WCC forum focuses on poverty, wealth and ecology

WCC forum focuses on poverty, wealth and ecology

More than one hundred international participants, including representatives of churches and civil society, have gathered in Bogor, Indonesia for the Global Forum on Poverty, Wealth and Ecology.

On June 19, they spoke together about poverty eradication and the concepts of economic and ecological justice lying at the heart of Christian ethics.

The forum will continue till June 22 and will conclude the AGAPE (Alternative to Economic Globalisation Addressing Peoples and Earth) study process initiated by the World Council of Churches (WCC) in 2006 at its 9th Assembly in Porto Alegre, Brazil.

The AGAPE studies have focused on the relations between poverty, wealth and ecology, undertaken in Africa in 2007, Latin America and the Caribbean in 2008, Asia and the Pacific in 2009, Europe in 2010 and North America in 2011.

“The aim of the forum is to bring the AGAPE process to a conclusion, where we introduce a strong call to action by the churches and ecumenical family for poverty eradication and ecological justice,” explained Dr Rogate Mshana. Mshana is the WCC’s acting associate general secretary for Public Witness and Diakonia and programme executive for Poverty, Wealth and Ecology.

“We will link these issues to the theme of the upcoming 10th Assembly of the WCC, ‘God of life, lead us to justice and peace’,” added Mshana. The assembly is to be held in Busan, Korea in the autumn of 2013.

Speaking about the Indonesian situation on the first day of the meeting, Dr B. Herry Priyono, a participant at the forum and an economist and academic from the Driyarkara School of Philosogy in Jakarta said, “globalisation has brought with it some ambivalence, blessing as much as curse, new rich and new poor, uprootedness as much as a yearning for local rootedness.”

He stressed that “globalisation has not brought its beneficial promises to the Indonesian majority.”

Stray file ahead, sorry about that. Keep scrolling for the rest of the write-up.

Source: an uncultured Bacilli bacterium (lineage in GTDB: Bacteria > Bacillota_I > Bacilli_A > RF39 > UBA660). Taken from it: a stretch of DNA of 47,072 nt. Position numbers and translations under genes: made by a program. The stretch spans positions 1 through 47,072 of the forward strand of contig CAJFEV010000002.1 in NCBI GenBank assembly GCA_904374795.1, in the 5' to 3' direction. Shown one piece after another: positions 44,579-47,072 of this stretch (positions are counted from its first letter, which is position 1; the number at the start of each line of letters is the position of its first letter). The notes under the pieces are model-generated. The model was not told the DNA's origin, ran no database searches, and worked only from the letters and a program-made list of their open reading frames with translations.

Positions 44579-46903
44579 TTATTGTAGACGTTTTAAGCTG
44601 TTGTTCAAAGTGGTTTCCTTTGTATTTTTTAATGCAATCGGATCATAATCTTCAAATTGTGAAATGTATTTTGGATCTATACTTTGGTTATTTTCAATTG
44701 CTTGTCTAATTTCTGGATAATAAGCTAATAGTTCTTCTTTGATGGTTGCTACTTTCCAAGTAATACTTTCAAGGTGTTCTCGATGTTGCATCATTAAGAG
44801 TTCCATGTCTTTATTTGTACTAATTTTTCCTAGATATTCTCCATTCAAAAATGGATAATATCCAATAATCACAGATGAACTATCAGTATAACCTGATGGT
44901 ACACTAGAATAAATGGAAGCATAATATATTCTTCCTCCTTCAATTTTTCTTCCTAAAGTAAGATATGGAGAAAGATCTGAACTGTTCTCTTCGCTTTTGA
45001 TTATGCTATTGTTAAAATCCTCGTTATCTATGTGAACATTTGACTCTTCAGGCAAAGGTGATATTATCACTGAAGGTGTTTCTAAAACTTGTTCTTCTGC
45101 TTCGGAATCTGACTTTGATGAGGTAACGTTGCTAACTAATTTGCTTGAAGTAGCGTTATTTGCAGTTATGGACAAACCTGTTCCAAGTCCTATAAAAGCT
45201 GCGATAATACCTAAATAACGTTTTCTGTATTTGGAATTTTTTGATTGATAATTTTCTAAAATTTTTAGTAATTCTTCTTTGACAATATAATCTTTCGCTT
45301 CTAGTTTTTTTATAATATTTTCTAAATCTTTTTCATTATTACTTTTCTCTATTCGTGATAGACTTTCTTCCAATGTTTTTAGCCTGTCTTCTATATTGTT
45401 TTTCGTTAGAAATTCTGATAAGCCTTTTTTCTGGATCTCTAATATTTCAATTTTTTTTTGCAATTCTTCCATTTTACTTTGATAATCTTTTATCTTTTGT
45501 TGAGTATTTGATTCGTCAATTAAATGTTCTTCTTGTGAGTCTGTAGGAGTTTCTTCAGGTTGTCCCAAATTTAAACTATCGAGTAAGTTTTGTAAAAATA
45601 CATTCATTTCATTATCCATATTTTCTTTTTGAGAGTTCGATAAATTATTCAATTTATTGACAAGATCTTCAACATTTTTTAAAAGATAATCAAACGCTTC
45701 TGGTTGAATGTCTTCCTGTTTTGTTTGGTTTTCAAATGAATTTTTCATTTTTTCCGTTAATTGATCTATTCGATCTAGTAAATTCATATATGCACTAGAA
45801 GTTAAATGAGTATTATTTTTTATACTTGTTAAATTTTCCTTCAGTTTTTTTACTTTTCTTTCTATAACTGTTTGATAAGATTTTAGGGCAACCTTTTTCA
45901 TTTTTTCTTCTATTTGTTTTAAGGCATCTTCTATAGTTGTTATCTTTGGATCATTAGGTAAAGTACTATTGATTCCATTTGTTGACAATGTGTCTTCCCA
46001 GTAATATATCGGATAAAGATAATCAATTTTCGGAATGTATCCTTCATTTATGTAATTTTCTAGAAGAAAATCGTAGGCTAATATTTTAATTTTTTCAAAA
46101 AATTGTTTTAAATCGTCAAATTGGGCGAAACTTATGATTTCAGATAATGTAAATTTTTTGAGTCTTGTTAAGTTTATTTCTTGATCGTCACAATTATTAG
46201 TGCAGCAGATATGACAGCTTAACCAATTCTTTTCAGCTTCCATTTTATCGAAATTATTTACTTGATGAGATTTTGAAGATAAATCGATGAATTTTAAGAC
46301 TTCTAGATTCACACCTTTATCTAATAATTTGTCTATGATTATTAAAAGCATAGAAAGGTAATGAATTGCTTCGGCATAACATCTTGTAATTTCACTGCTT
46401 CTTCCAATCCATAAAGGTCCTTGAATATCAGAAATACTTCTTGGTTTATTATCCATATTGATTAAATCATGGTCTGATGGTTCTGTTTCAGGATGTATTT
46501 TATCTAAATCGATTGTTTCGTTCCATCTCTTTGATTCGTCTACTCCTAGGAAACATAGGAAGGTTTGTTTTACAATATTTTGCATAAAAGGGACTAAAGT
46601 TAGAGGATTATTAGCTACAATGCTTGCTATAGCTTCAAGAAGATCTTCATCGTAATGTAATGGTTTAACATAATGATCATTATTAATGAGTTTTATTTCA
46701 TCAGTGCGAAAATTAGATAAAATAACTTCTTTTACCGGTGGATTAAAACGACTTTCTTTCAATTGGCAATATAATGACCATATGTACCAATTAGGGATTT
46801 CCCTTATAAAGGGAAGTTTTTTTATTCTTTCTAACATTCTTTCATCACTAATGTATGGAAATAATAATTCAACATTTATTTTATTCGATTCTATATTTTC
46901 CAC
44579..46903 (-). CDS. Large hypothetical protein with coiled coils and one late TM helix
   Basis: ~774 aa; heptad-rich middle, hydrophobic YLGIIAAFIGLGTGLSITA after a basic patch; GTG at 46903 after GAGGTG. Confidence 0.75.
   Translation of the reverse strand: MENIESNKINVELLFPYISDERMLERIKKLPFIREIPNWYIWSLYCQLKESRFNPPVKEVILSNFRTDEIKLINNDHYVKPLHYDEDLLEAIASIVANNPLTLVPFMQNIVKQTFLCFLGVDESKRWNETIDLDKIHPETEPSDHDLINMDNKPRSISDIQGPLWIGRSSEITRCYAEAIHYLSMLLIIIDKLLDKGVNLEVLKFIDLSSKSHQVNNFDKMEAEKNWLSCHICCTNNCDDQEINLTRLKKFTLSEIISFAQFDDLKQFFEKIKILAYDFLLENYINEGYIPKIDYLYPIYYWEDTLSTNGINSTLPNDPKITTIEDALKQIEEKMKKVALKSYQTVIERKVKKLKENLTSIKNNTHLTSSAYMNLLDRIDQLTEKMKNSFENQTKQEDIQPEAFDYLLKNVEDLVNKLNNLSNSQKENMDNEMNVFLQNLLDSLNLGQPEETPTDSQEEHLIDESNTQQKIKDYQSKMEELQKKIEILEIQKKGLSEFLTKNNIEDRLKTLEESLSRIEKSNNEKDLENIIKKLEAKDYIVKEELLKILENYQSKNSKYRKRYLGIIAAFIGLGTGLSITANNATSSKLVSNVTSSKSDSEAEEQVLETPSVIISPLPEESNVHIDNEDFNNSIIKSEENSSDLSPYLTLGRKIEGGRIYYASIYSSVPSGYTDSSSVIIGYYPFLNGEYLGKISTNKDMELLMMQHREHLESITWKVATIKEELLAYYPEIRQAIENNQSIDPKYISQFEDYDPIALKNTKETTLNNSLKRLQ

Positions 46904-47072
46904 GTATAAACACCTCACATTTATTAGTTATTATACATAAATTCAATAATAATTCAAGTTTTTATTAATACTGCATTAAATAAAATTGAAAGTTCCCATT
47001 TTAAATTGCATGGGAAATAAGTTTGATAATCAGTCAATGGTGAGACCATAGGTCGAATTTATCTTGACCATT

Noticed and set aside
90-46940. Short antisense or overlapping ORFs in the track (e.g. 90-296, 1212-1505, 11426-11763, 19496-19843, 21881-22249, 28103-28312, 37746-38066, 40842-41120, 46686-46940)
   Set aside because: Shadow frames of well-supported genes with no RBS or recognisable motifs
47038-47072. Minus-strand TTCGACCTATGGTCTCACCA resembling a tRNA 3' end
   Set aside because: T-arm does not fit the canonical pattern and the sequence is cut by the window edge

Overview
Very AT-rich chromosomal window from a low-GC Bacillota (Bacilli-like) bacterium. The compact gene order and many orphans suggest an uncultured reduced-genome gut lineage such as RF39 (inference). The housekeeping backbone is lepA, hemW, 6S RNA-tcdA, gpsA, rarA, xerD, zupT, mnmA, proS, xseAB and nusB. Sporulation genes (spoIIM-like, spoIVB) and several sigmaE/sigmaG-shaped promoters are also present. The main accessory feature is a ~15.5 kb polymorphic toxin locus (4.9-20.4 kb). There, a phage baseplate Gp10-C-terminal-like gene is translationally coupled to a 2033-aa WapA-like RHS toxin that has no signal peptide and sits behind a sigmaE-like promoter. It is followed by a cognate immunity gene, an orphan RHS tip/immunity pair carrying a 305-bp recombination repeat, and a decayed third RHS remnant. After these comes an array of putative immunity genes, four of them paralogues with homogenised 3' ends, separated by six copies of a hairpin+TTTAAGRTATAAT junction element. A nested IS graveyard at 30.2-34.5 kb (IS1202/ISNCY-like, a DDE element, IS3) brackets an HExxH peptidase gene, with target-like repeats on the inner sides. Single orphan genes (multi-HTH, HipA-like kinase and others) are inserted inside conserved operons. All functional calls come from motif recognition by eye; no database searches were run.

“The current notion of the economy is conceptually and practically hazardous for the common good, ordinary people, the poor, and humanity. Economy should be defined as the organisation of human livelihood and not as the market,” added Priyono.

The WCC president for Asia, the Rev. Dr Soritua Nababan, reflected on the significance of the AGAPE process, calling it an “ecumenical journey” towards economic and ecological justice.

“Our concern today is that those who are responsible for formulating economic, financial and ecological policies have not addressed the real root causes of the problem. The concept of growth without limits is still the mantra of most policy makers,” said Nababan.

In this situation Nababan said that we need to “move towards justice and peace, where we shall experience economies of life for all and a flourishing ecology.”

Another participant, Vernie Yocogan-Diano from the Cordillera Women’s Education Action Research Centre, spoke about indigenous peoples, specially indigenous women. She also questioned the concept of “development”.

“It is ironic that indigenous peoples who have the wealth of resources are living in poverty. This is our term of development which causes imbalance or destroys our symbiotic relationship with the land and the resources,” said Yocogan-Diano.

The forum is being co-organised with the WCC member churches in Indonesia, including Huria Kristen Batak Protestan (HKBP), Communion of Churches in Indonesia (PGI), Urban Community Mission Jakarta (PMK-HKBP) and Indonesia Christian Church (GKI-West Java regional synod).

More information on AGAPE study process.

WCC work on Poverty, wealth and ecology: impact of economic globalisation.


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